Around one in 57 (1.76%) children in the UK is on the autistic spectrum, significantly higher than previously reported, according to a study of more than seven million children carried out by researchers from the University of Cambridge’s Department of Psychiatry, in collaboration with researchers from Newcastle University and Maastricht University.
It is important that we safeguard the rights of children to access diagnostic services and education, tailored to their needs.
Black and Chinese pupils were 26% and 38% more likely to be autistic respectively and autistic children were much more likely to face significant social disadvantage. The results are published today in JAMA Pediatrics.
The team drew on data from the School Census from the National Pupil Database, collected by the Department for Education from individuals aged 2-21 years old in state-funded schools in England. Of more than seven million pupils studied, 119,821 pupils had a diagnosis of autism in their record in the English state educational system, of whom 21,660 also had learning difficulties (18.1%). Boys showed a prevalence of autism of 2.8% and girls showed a prevalence of 0.65%, with a boy-to-girl ratio of 4.3:1.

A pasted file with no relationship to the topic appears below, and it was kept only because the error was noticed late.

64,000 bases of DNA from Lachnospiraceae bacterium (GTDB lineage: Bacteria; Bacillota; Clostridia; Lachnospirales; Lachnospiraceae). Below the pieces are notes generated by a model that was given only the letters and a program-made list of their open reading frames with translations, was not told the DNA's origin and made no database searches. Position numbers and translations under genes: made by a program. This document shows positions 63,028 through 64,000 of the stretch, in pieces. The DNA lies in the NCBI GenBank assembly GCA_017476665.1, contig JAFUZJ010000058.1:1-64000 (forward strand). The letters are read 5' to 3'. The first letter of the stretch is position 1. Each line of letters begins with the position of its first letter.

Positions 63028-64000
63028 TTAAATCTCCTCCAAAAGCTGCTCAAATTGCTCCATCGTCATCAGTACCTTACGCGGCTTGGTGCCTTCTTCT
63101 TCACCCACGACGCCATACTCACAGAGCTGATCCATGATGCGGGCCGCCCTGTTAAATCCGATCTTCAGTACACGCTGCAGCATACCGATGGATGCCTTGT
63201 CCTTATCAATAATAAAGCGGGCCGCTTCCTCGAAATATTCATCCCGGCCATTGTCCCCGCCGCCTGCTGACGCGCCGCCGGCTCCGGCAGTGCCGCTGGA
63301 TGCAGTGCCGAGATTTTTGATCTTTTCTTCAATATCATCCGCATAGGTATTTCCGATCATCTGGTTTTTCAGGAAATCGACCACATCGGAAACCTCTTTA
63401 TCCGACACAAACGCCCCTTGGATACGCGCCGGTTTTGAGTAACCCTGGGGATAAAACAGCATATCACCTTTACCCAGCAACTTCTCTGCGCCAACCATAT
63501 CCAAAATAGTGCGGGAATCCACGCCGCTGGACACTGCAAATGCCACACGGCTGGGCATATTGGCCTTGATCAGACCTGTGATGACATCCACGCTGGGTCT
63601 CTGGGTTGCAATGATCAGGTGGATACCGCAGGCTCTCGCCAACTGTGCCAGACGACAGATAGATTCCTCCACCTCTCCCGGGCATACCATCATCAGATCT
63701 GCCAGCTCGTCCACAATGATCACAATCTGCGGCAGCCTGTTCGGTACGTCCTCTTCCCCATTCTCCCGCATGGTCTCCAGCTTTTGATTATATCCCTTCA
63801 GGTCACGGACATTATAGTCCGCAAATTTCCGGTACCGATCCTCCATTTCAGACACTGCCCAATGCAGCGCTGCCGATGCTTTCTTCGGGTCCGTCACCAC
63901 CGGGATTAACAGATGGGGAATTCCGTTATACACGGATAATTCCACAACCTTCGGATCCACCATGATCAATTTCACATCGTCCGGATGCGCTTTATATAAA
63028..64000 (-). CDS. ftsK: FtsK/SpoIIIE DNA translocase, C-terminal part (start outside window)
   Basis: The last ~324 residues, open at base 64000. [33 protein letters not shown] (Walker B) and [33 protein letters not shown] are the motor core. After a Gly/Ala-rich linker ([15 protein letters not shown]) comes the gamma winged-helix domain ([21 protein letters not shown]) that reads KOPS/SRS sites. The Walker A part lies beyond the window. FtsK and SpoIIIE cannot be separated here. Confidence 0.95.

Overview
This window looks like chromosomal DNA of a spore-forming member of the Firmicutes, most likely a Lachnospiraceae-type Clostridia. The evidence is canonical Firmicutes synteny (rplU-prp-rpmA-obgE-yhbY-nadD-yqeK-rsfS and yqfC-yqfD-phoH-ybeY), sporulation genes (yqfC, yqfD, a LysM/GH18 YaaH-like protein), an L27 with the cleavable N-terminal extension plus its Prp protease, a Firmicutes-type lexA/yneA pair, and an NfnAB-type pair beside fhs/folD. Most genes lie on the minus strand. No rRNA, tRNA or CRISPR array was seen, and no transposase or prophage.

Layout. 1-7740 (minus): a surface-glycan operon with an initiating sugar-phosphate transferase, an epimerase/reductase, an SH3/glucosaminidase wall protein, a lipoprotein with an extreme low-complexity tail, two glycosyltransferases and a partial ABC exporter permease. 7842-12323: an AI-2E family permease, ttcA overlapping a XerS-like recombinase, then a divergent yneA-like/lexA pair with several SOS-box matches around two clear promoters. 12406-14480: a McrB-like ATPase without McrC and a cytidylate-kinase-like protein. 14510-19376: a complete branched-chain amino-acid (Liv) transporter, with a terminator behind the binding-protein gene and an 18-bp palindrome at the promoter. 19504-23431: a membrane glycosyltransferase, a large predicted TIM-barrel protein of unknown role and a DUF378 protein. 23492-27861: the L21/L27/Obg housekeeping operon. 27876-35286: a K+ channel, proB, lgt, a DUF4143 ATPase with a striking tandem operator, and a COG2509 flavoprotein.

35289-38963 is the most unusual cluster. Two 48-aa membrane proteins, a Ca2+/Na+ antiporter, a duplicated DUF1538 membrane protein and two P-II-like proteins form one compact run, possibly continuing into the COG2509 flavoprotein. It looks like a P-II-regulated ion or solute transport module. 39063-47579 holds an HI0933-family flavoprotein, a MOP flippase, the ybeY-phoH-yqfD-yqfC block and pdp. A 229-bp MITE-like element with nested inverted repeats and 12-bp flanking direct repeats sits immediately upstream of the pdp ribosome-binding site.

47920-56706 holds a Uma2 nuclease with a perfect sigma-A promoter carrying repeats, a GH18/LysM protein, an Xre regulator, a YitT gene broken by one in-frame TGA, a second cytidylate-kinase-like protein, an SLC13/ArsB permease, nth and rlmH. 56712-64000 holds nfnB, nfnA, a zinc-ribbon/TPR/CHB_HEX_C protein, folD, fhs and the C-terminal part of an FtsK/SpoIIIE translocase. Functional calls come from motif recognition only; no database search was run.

Prevalence was highest in pupils of black ethnicity (2.1%) and lowest in Roma/Irish Travellers (0.85%), with these estimates being the first to be published for these populations. Pupils with a record of autism in schools were 60% more likely to also be socially disadvantaged, and 36% less likely to speak English. The findings reveal significant differences in autism prevalence, as recorded in formal school systems, across ethnic groups and geographical location.